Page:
Knowledge by Presence

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A. Capability of “Self” in Knowing, directly
The fundamental principle upon which Suhrawardi’s ishraqi epistemology is based is that the “self” is capable of knowing certain things directly and without mediation by virtue of its very presence Man, Suhrawardi says, can know himself only through himself, and that which is other than himself cannot used to arrive at the knowledge of the self. He offers several arguments to prove that the self the ability to know directly and without any mediation, beginning with the knowledge of the self.

The question Suhrawardi poses, how does the self know itself? It is precisely the answer to this question which constitutes the core of his ishraq epistemology, and it can be formulated as follows: There is special mode of cognition which attains knowledge directly and without mediation, thereby transcending the subject/ object distinction. This mode of cognition, which has come to be called “knowledge by presence” ( al-ilm al-huduri), is as I will demonstrate, the only plausible explanation as to how the self can know itself.

The arguments that Suhrawardi offers in support of his claim that the self only know itself by virtue of the very presence of itself are expressed by Suhrawardi through his writings in two different styles. In his Persian writings, which I have discussed in the previous chapter, this view is expressed symbolically, whereas in his other works, especially in his tetralogical works, he is more philosophical.

B. Real knowledge, as an ontological issue
The significance of the present discussion for Suhrawardi mysticism lies in the concept that true knowledge, and for that matter the foundation of knowledge, is an ontological issue (i.e. presence) as opposed to an epistemological one, Knowledge is a question that is directly related to the question of being and existence and not an abstract epistemological issue. Furthermore, Suhrawardi’s argument implies that certainty depends on the direct nature of the epistemic relationship between the subject and the object.

Mysticsm in general as reflected in the perennial tradition, Sophia perennis, and in particular in the Sufi tradition, for Suhrawardi is distinguished from other tradition of wisdom by the directness of the experience of the knower of the known. The higher the statue of the knower, ontologically speaking, the more intense and direct is the experience. Suhrawardi offers three arguments to prove that the self can only know itself through the reality of its presence.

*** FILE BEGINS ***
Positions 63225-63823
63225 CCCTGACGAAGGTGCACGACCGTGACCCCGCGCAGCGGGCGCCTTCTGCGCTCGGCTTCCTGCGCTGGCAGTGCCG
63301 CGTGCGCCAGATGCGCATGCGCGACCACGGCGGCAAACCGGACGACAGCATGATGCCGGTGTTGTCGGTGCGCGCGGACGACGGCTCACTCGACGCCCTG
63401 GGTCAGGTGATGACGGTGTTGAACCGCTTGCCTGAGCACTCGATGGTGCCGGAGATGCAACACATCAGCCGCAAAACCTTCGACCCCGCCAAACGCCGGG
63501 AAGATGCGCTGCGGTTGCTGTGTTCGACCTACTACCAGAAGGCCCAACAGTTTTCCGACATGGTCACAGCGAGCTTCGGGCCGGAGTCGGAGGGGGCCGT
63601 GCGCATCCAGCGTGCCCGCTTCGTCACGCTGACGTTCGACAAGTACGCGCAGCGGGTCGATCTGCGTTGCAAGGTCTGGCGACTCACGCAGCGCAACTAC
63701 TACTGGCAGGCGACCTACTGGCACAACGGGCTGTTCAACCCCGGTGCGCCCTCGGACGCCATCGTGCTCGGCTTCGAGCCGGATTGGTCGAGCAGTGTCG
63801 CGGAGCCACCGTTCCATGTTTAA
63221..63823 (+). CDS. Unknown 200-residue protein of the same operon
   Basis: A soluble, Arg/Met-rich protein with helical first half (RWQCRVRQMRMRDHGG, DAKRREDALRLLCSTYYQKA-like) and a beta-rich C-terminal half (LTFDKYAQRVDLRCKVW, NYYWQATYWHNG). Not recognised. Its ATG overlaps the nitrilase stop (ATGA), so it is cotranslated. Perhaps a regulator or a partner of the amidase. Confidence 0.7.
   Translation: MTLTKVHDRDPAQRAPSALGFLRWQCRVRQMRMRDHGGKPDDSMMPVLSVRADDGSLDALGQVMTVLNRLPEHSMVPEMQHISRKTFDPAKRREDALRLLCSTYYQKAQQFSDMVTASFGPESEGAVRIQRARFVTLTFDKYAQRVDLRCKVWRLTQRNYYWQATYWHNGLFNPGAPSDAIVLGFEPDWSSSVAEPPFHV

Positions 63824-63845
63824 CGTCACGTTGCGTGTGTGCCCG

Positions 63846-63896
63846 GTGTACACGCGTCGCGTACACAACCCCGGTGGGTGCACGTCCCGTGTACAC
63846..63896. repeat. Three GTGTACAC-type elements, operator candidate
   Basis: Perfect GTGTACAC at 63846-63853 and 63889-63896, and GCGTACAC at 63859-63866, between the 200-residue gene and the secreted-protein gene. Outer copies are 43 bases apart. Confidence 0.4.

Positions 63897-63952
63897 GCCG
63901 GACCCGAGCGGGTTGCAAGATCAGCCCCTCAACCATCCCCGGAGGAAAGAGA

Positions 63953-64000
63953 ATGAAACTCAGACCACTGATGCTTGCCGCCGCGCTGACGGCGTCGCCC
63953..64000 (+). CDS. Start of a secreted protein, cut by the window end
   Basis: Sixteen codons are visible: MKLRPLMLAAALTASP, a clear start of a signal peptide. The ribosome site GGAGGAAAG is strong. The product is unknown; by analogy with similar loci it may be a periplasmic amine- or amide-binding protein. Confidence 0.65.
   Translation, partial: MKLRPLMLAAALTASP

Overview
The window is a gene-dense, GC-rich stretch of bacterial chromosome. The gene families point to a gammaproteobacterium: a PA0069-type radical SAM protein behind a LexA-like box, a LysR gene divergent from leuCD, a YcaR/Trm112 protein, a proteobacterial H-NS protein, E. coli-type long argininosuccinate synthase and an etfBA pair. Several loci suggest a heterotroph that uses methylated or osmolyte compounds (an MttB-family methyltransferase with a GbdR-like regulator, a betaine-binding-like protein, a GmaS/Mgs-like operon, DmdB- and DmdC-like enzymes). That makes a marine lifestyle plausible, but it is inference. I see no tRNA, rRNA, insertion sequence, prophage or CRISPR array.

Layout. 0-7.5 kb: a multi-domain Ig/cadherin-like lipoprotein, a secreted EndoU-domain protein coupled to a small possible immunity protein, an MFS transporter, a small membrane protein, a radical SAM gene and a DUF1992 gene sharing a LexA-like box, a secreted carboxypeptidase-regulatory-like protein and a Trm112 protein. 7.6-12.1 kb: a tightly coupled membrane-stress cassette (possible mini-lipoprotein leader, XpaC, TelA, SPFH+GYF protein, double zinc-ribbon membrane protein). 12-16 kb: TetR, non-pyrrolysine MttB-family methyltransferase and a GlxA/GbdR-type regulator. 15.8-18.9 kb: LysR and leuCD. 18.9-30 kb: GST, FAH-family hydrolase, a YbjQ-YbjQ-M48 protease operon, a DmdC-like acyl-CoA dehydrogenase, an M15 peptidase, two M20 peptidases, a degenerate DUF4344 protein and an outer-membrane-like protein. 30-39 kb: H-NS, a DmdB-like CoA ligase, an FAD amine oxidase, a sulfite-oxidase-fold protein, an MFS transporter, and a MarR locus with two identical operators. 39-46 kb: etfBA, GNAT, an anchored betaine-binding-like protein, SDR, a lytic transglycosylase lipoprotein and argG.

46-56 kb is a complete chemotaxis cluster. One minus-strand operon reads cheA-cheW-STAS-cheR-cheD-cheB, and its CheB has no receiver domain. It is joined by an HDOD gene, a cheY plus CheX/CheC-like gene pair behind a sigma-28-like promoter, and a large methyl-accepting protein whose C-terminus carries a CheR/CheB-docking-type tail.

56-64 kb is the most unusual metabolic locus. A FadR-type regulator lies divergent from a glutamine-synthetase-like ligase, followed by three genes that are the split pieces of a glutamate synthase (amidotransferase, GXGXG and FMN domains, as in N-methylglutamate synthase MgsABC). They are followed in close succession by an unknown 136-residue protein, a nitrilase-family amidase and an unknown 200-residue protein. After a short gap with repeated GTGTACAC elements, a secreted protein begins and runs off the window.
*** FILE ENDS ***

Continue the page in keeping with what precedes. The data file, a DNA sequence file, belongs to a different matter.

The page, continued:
The following three arguments:
1) Argument from “I/It” Dichotomy
2) Argument from Pre-cognitive mode of knowledge
3) Argument from attributes

C. Conclusion
Having demonstrated in the argument that the self cannot be known by anything else except itself and that it is only through the sheer presence of the reality of the self that the knowledge of the self becomes possible, Suhrawardi goes on to conclude the following:

You cannot be absent from yourself (dhatika), and from your realization of it, and since awareness is not possible through representation or super –addition, in your awareness of yourself you only need yourself which is visible to itself and not absent from itself, and nothing else. The awareness of the self itself must be by itself and cannot be absent from it such as the organs of the heart, the liver, and the brain, and all matter and material darkness and light is not implied in your awareness of yourself. You self – awareness is not an organ nor is it materiality and unless you are absent from it, you have awareness of yourself, continuously and permanently.

Two conclusions can be drawn from Suhrawardi’s theory of knowledge by presence. First and foremost is that the self can only be known by itself, and therefore, to know a thing is equivalent to gaining knowledge of an object so that the relationship between the object and self is the same as the relationship between the self and itself.

The second conclusion is that whatever is not known through the presence of the self is therefore beyond the epistemic domain of the self. Consequently, gaining certainty with regard to those objects that are beyond the epistemic domain of the self is not possible.

Sources

suhrawardi and illumination school

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